The building also has an extensive security monitoring system. An elevator had been installed but was not yet in service.
The apartments were furnished with quartz kitchen counters, custom kitchen cabinets, cooking appliances, refrigerators, washers and dryers, and their own heating, ventilation and air conditioning (HVAC) units.
Each bedroom has a walk-in closet.
The apartments have large windows and have benefited from plenty of sunlight. The apartments at the front have a view of Dewy Meadow Village, while those at the rear overlook a football field bordered by woods.
“We want people to feel at home here,” Korn said. “People who have come here love the space and the large closet space. “
As for the level of interest, “it’s a constant demand,” he said. “Most people want to see a finished product. Now that they have seen it, they say “wow”. Most don’t leave without signing a lease.
Potential tenants include a mix of empty nests with grown children and newcomers who find jobs in the area or in New York City, Korn said.
Most of the empty nesters, he added, live within a 20 mile radius and sell their homes but don’t want to leave the area.
Among the potential tenants are residents of Township, the Stirling Section of Long Hill Township, Warren Township, Green Brook and even Pennsylvania, he said.
Low income apartments are scattered throughout the two buildings. This is in contrast to other “inclusion” housing projects that place luxury townhouses in one section and limited income units in another.
“You can’t say where they are,” Korn said of the affordable apartments on the project. “No tenant will know which are (income limited) and which are not.” “
He said they are finished the same, the only difference being their size.
According to the municipal website, www.bernards.org, affordable apartments will include:
• Six one-bedroom, one-bathroom units ranging from 836 to 920 square feet, with monthly rent of up to $ 1,183 plus utilities;
• Eighteen two-bedroom units with one bathroom, ranging from 849 to 938 square feet, with monthly rent of up to $ 1,374 plus utilities;
• Six three-bedroom, one-bathroom units totaling 1,108 square feet, with monthly rent of up to $ 1,599 plus utilities.
Income restrictions are set by the state. Households are broken down by size and have corresponding income limits in the “very low”, “low” and “moderate” categories.
A one-person household with an annual income of up to $ 25,972 is classified as “very low”, while a six-member household earning up to $ 114,330 is classified as “moderate”.
The guidelines can be viewed via a link on the main page of the municipal website.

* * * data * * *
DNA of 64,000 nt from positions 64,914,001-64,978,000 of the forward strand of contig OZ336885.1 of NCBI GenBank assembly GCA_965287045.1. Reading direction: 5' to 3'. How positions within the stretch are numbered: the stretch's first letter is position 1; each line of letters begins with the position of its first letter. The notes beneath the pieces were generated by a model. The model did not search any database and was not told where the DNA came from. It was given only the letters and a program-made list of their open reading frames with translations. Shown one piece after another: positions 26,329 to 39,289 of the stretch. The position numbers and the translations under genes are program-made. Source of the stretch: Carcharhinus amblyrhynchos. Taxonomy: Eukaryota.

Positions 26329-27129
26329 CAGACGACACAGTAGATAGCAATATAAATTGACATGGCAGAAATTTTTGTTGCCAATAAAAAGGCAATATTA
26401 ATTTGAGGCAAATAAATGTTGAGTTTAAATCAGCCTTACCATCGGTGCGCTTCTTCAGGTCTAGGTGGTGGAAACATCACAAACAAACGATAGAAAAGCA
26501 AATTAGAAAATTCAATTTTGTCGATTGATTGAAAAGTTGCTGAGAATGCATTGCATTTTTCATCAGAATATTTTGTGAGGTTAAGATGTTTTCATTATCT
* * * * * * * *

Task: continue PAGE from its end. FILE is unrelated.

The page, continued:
A township housing consultant, the Central Jersey Housing Resource Center in Somerville, held a lottery for most affordable housing in August.
Korn noted that all applicants for limited income units must be employed. Qualified applicants may include municipal employees or people relocating from another location in the county.
“No stigma should be attached to people who live” in affordable housing, he said.
The apartments will also accept pets.
Korn said tenants will be allowed to keep pets weighing up to 40 pounds. The complex will even have a dog washing station.
Other amenities, in addition to the pool, clubhouse and playground, include business center with workspace, conference room, yoga room, bike room, parcel room , charging stations for electric vehicles (EV) and jogging tracks.
Korn said tenants would be a short walk from Dewy Meadow Village, which includes Italian restaurant Figaro, Japanese restaurant Tsuru, and Dunkin ‘Donuts, among other businesses.
Some local residents have expressed a belief that the old A&P could have been replaced by another primary tenant, but Korn didn’t see it that way.
The vacant store has been marketed for months and “nobody wanted a 36,000 square foot supermarket,” he said. “It wasn’t big enough to support this economy.”
There were also concerns that the lack of anchoring, combined with the impact of the pandemic, could also cause other businesses in Dewy Meadow to shut down. But that did not happen.
“We worked together” with these companies, Korn said. “They are still surviving. We have not lost anyone to the pandemic.
The addition of the apartment complex will result in “the perfect mixed use”, he added. “I am very proud of it. I hope the people who live and drive there are as proud of it as I am.